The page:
Assembly Elections 2021: Campaigning may hit second part of Budget Session, curtailment likely due to polls

By: |
March 8, 2021 10:07 AM

As of now, the session will conclude on April 8. Sources said parties across the board support curtailing the session in view of polls in Assam, West Bengal, Tamil Nadu, Kerala and Puducherry. However, an official decision is yet to be taken.

Budget sessionBudget session of Parliament

The second part of the Budget session of Parliament is set to begin from Monday but its duration is likely to be curtailed as most top politicians would be busy campaigning for assembly polls taking place in March-April. As of now, the session will conclude on April 8.
Sources said parties across the board support curtailing the session in view of polls in Assam, West Bengal, Tamil Nadu, Kerala and Puducherry. However, an official decision is yet to be taken.

The main focus of the government in the second part of the session is to get various demands of grants for the financial year 2021-22 passed along with the Finance Bill which carries various tax proposals. Besides these mandatory agendas, the government has listed various bills for passage in the session.

Some of the bills listed by the government include the Pension Fund Regulatory and Development Authority (Amendment) Bill, National Bank for Financing Infrastructure and Development Bill, Electricity (Amendment) Bill, and Crypto currency and Regulation of Official Digital Currency Bill.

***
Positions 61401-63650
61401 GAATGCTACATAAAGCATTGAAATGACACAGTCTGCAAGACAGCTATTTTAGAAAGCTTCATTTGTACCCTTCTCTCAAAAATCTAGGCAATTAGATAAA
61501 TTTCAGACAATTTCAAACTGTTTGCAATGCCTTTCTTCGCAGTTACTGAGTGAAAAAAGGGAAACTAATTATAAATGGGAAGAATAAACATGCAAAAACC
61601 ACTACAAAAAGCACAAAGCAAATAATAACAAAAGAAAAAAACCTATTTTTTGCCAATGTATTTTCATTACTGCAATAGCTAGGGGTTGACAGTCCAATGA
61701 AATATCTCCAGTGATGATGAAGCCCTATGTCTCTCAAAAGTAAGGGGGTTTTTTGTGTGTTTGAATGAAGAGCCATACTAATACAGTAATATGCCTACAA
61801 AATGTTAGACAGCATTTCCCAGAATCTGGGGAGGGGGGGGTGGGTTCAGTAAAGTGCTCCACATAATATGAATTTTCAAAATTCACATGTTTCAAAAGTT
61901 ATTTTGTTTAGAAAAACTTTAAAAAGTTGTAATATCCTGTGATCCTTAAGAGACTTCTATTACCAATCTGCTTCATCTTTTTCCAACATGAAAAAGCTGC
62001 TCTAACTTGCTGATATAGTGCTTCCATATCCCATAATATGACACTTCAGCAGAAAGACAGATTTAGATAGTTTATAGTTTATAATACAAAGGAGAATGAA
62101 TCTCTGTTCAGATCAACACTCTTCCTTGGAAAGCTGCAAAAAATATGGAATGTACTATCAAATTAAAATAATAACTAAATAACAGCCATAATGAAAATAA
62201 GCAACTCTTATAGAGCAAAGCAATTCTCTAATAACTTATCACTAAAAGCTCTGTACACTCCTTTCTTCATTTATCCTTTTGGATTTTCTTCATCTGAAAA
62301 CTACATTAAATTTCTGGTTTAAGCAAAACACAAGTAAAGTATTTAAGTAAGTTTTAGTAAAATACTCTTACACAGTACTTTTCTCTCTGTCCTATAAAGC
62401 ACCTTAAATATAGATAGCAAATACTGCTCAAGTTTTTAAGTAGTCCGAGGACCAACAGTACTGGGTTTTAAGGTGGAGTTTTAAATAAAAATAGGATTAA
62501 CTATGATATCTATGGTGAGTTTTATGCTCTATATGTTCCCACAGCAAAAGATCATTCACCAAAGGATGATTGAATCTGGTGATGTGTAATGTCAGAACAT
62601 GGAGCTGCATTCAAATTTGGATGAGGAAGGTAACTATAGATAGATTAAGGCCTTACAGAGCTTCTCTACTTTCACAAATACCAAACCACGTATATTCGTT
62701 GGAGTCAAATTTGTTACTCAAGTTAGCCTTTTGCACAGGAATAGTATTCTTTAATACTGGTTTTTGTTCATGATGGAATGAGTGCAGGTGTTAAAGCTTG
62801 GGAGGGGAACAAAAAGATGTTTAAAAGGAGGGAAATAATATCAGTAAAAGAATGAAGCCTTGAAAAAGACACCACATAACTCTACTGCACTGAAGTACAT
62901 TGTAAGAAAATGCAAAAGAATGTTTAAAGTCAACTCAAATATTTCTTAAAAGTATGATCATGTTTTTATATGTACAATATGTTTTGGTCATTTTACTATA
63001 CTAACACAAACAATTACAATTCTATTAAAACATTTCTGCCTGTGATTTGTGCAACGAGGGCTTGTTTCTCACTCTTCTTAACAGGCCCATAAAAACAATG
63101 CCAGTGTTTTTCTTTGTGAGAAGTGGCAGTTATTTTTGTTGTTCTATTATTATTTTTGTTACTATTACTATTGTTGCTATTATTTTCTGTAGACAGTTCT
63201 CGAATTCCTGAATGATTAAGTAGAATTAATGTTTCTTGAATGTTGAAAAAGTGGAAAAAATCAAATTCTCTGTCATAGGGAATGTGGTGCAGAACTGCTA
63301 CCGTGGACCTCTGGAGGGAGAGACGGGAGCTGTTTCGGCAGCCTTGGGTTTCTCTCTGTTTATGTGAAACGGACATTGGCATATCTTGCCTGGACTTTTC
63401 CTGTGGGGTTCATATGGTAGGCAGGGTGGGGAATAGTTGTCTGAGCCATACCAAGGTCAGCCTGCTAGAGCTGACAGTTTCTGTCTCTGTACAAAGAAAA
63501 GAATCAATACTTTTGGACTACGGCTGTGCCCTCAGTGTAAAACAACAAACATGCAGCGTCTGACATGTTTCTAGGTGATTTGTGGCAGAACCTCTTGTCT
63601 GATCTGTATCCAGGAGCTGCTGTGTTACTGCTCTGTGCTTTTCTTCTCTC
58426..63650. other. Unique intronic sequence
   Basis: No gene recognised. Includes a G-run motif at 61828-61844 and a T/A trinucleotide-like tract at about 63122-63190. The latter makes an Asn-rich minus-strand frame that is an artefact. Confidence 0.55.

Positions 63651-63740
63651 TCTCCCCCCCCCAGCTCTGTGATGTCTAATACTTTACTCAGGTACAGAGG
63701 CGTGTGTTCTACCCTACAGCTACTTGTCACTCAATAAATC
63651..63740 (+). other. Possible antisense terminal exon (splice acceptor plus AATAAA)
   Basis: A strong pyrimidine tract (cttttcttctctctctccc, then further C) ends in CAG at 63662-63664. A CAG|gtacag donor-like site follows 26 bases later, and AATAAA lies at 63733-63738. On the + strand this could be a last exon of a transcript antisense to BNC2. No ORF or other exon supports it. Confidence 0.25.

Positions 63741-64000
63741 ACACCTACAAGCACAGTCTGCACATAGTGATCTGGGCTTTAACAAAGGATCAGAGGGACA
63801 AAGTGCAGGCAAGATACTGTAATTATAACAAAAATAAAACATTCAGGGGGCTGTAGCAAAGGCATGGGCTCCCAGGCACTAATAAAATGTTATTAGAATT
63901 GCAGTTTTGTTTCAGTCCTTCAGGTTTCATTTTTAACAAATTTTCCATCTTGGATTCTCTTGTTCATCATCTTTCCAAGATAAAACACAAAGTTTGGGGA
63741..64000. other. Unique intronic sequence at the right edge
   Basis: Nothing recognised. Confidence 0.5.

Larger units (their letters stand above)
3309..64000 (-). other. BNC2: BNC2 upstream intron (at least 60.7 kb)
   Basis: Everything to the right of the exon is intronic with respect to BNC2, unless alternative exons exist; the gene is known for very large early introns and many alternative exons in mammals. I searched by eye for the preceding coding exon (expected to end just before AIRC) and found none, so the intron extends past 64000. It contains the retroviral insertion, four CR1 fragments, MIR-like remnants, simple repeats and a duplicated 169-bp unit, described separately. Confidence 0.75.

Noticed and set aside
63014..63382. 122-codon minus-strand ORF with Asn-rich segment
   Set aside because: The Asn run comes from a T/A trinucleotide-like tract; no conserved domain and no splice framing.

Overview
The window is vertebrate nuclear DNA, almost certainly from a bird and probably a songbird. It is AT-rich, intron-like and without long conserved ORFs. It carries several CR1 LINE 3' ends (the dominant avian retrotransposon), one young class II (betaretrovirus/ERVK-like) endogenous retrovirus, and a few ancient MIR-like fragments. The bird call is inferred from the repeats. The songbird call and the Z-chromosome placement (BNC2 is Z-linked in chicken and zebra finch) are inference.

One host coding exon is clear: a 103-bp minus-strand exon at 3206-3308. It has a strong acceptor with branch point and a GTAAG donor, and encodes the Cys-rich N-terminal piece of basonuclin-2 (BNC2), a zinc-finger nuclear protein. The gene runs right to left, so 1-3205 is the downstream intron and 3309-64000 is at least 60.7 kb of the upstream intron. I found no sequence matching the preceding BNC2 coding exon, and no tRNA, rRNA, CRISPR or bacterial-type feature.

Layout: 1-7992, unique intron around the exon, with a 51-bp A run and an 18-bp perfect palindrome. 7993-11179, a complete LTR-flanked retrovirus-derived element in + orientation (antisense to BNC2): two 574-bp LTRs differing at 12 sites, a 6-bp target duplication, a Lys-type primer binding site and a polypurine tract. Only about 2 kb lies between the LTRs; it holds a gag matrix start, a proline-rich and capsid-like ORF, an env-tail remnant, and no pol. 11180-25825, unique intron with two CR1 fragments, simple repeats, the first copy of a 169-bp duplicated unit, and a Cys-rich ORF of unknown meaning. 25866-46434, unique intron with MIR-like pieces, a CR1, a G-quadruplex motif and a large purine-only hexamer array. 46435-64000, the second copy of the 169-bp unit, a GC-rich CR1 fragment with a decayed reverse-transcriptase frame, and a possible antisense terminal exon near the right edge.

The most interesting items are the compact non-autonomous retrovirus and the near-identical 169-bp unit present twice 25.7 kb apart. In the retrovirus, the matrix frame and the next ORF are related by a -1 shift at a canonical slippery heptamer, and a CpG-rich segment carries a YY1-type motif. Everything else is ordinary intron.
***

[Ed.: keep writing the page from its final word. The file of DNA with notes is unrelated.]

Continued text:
The part two of the session is taking place at a time when political parties have their focus on elections in West Bengal, Tamil Nadu, Assam, Kerala and Puducherry. Senior leaders of various parties, especially the regional ones, are likely to skip most of the House sittings to focus on campaigning.

The first part of the Budget session started on January 29 with the President’s address to joint sitting of both houses of Parliament. The address was boycotted by over 20 opposition parties, including the Congress, in support of the demand of the protesting farmers for the repeal of the three farm laws.

The Union Budget was tabled on February 1.

Thereafter, House proceedings were washed out for four consecutive days over the opposition’s demand for separate discussion on farm issues. To compensate the session’s lost time, the House sat till midnight for several days.

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